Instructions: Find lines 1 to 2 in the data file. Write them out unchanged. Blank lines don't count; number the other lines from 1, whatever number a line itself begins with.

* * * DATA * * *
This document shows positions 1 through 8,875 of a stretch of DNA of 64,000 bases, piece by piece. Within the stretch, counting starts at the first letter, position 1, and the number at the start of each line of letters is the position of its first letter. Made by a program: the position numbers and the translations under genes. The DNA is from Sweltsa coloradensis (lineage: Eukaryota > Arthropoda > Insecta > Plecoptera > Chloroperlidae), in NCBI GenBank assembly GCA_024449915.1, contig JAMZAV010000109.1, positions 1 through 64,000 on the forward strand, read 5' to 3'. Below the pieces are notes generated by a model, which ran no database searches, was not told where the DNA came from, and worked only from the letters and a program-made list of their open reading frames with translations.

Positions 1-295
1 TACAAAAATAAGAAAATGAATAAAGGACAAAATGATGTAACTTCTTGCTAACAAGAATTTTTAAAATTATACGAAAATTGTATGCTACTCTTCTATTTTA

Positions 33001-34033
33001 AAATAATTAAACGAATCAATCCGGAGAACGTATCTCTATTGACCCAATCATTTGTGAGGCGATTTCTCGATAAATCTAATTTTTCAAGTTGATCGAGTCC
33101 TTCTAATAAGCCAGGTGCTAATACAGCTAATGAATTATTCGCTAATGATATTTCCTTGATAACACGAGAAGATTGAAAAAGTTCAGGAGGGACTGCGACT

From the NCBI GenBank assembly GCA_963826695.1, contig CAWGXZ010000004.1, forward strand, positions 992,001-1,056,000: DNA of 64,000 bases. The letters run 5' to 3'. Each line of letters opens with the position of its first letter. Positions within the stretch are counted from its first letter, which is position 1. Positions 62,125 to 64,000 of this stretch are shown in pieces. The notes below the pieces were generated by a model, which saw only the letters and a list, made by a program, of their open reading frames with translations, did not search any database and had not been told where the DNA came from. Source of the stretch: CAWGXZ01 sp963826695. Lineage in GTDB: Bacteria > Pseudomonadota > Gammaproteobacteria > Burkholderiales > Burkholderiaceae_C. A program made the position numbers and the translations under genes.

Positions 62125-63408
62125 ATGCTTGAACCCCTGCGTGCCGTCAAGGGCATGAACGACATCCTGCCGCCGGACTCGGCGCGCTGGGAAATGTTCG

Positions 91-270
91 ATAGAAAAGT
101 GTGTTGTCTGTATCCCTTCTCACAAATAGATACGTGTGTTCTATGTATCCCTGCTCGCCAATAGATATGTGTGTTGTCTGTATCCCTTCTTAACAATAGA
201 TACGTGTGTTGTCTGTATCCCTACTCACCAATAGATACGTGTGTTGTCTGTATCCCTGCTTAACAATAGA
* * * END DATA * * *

This document shows positions 1 through 8,875 of a stretch of DNA of 64,000 bases, piece by piece. Within the stretch, counting starts at the first letter, position 1, and the number at the start of each line of letters is the position of its first letter. Made by a program: the position numbers and the translations under genes. The DNA is from Sweltsa coloradensis (lineage: Eukaryota > Arthropoda > Insecta > Plecoptera > Chloroperlidae), in NCBI GenBank assembly GCA_024449915.1, contig JAMZAV010000109.1, positions 1 through 64,000 on the forward strand, read 5' to 3'. Below the pieces are notes generated by a model, which ran no database searches, was not told where the DNA came from, and worked only from the letters and a program-made list of their open reading frames with translations.

Positions 1-295